It is an extraordinary privilege and often great fun, to judge some of the world's tastiest cheese.
When it comes to cheese categories, I was absolutely over the moon to be given 'hard ewes' cheese' at this year's International Cheese Competition in Cheshire.
Cheese iron in hand and accompanied by my young co-judge and steward, I set out to find our cheese among the 6,000 or so entries laid out in rows upon rows of white-cloth covered tables in a ginormous marquee.
So, how do you judge 49 hard ewes' milk cheeses you ask? The trick to a blind tasting such as this is the ability to recognise the great classics, like manchego. But you also need to possess a wide cheese knowledge to ensure you do not judge a cheese as a manchego when it's a unique cheese made by just one individual.
This knowledge comes as you taste. Get to know the people behind the product – talk to cheesemakers and learn how the soil, grazing, climate and breed of ewe influences the texture, taste and even shape of each cheese. With ewes’ milk cheese, you're looking for favours like nutty, caramel, meadow flowers. While doing so, you'll soon recognise if they are lacking and identify inappropriate back notes that show either poor cheesemaking or poor milk.
After tasting five cheeses, we decide which (if any) stand out, before moving on to our next five. At the end of this process, we re-judge the favourites until eventually we have chosen our winners. After nearly two hours, we have refined our five amazing finalists and one outstanding cheese, that I think came from Pag Island in Croatia, where the sheep graze on rocky, salty-sprayed hillsides covered in blue wild sage.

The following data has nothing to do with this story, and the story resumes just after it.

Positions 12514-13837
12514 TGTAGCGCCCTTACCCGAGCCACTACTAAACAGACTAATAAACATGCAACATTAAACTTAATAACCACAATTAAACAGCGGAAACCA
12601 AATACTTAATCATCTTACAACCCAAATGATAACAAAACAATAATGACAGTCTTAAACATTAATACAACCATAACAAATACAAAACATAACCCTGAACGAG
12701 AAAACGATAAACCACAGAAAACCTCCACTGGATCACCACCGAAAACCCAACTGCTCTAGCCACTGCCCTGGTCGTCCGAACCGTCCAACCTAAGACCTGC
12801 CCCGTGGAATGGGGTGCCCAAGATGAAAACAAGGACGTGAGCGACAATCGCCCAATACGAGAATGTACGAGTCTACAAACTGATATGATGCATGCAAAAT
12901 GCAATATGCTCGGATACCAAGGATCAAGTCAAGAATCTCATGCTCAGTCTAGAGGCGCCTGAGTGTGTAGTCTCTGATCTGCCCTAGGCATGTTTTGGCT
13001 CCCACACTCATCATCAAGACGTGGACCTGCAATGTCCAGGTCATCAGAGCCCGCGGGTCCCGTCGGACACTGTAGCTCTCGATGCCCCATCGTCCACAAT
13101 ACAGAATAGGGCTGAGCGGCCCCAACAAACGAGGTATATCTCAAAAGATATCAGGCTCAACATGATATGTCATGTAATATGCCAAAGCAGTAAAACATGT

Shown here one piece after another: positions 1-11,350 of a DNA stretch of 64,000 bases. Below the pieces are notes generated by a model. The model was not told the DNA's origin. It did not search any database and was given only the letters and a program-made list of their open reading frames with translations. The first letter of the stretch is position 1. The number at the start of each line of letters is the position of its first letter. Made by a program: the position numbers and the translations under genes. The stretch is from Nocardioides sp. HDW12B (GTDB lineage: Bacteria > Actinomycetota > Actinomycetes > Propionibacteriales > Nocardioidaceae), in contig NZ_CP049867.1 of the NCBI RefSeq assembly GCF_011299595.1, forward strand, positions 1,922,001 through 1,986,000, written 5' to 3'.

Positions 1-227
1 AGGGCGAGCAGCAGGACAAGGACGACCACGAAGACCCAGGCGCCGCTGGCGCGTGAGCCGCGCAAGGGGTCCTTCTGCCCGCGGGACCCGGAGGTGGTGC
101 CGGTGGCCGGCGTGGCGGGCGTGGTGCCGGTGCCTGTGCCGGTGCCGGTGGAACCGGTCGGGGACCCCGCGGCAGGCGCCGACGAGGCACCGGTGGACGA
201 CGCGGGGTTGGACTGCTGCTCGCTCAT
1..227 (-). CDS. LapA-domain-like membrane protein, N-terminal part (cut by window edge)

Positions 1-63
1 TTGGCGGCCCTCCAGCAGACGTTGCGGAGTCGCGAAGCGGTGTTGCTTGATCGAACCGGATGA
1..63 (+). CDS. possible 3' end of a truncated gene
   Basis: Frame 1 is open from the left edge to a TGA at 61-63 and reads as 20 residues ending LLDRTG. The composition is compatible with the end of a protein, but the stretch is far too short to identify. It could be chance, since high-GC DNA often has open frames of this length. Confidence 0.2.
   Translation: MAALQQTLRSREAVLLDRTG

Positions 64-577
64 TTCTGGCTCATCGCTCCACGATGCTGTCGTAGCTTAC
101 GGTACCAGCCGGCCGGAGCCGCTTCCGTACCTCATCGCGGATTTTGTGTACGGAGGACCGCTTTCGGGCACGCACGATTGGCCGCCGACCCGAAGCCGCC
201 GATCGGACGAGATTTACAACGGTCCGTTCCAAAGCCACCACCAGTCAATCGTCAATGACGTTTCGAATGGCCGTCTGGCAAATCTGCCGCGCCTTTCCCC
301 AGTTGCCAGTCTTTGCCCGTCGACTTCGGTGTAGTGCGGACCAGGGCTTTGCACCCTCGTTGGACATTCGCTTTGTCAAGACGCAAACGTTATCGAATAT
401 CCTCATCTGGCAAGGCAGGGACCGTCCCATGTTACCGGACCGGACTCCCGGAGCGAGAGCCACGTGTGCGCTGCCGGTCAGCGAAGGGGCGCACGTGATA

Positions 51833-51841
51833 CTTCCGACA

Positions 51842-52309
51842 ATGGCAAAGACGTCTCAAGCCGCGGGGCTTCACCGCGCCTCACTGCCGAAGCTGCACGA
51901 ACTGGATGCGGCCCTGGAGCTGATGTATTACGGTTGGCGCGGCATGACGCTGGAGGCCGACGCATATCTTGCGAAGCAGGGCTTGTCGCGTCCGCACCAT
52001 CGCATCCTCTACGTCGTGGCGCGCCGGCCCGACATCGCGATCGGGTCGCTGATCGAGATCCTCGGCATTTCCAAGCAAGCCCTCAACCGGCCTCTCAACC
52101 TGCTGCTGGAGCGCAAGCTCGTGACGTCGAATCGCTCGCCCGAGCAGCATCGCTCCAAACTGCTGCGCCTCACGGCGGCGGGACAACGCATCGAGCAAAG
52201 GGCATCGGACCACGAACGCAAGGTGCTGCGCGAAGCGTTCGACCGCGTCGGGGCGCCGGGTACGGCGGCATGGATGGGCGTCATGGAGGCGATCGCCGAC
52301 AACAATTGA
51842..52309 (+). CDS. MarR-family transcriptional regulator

When you're next looking to branch out, keep an eye out for these distinct ewes’ milk cheeses, each can trace back their beginnings 2,000 years or more. An impressive feat for an impressive family of cheese.
Spain’s most popular cheese, it is made with the milk from the La Mancha sheep that graze on land described as “al mansha” – the land without water, it makes a gravel pit look luscious. Yet the small quantity of milk they produce is thick and sweet and after 4–5 months has the unmistakable taste of crushed brazil nuts and caramel with hints of roast lamb and lanolin.
Made in the Pyrenees mountains between France and Spain mainly from the native sheep – Manech Tête Rousse, Manech Tête Noire and Basco-Béarnaise are smoother in texture than other ewes’ milk cheeses and sweeter with mellow floral notes from their colourful and complex diet of wild flowers, herbs and grasses. This beautiful cheese pairs perfectly with a sweeter white, like Château Jolys Jurancon Sec 14.
By definition, pecorino means hard sheep's milk cheese with the place of origin to follow. 'Pecorino Toscano' from the chestnut covered woods and hillsides of Tuscany, 'Pecorino Romano' originally made in the outskirts of Rome but now made in Sardinia is saltier than other similar cheeses and used mostly in pasta dishes. 'Pecorino Sardo' from Sardinia has a more intense flavour and hints of meat stock when made with lamb rather than calf rennet.